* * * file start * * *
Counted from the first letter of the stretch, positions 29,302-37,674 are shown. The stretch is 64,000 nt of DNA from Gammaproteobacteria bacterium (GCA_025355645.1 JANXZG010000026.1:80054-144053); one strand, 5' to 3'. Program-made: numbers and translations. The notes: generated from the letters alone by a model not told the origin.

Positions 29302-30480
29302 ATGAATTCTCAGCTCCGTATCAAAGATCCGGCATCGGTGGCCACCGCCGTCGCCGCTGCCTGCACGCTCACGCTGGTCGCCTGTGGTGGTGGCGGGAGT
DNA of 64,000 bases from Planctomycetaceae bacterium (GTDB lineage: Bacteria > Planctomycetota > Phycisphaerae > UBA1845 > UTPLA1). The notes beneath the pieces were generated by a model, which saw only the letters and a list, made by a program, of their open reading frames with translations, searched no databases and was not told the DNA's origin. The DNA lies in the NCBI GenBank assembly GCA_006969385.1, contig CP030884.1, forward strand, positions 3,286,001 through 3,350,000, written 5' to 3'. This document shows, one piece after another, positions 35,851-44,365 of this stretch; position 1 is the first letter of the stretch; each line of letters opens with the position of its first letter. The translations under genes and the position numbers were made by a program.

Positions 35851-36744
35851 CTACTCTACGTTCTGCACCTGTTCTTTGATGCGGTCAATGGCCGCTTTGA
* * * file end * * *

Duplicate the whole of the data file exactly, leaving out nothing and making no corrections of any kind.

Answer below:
Counted from the first letter of the stretch, positions 29,302-37,674 are shown. The stretch is 64,000 nt of DNA from Gammaproteobacteria bacterium (GCA_025355645.1 JANXZG010000026.1:80054-144053); one strand, 5' to 3'. Program-made: numbers and translations. The notes: generated from the letters alone by a model not told the origin.

Positions 29302-30480
29302 ATGAATTCTCAGCTCCGTATCAAAGATCCGGCATCGGTGGCCACCGCCGTCGCCGCTGCCTGCACGCTCACGCTGGTCGCCTGTGGTGGTGGCGGGAGT
DNA of 64,000 bases from Planctomycetaceae bacterium (GTDB lineage: Bacteria > Planctomycetota > Phycisphaerae > UBA1845 > UTPLA1). The notes beneath the pieces were generated by a model, which saw only the letters and a list, made by a program, of their open reading frames with translations, searched no databases and was not told the DNA's origin. The DNA lies in the NCBI GenBank assembly GCA_006969385.1, contig CP030884.1, forward strand, positions 3,286,001 through 3,350,000, written 5' to 3'. This document shows, one piece after another, positions 35,851-44,365 of this stretch; position 1 is the first letter of the stretch; each line of letters opens with the position of its first letter. The translations under genes and the position numbers were made by a program.

Positions 35851-36744
35851 CTACTCTACGTTCTGCACCTGTTCTTTGATGCGGTCAATGGCCGCTTTGA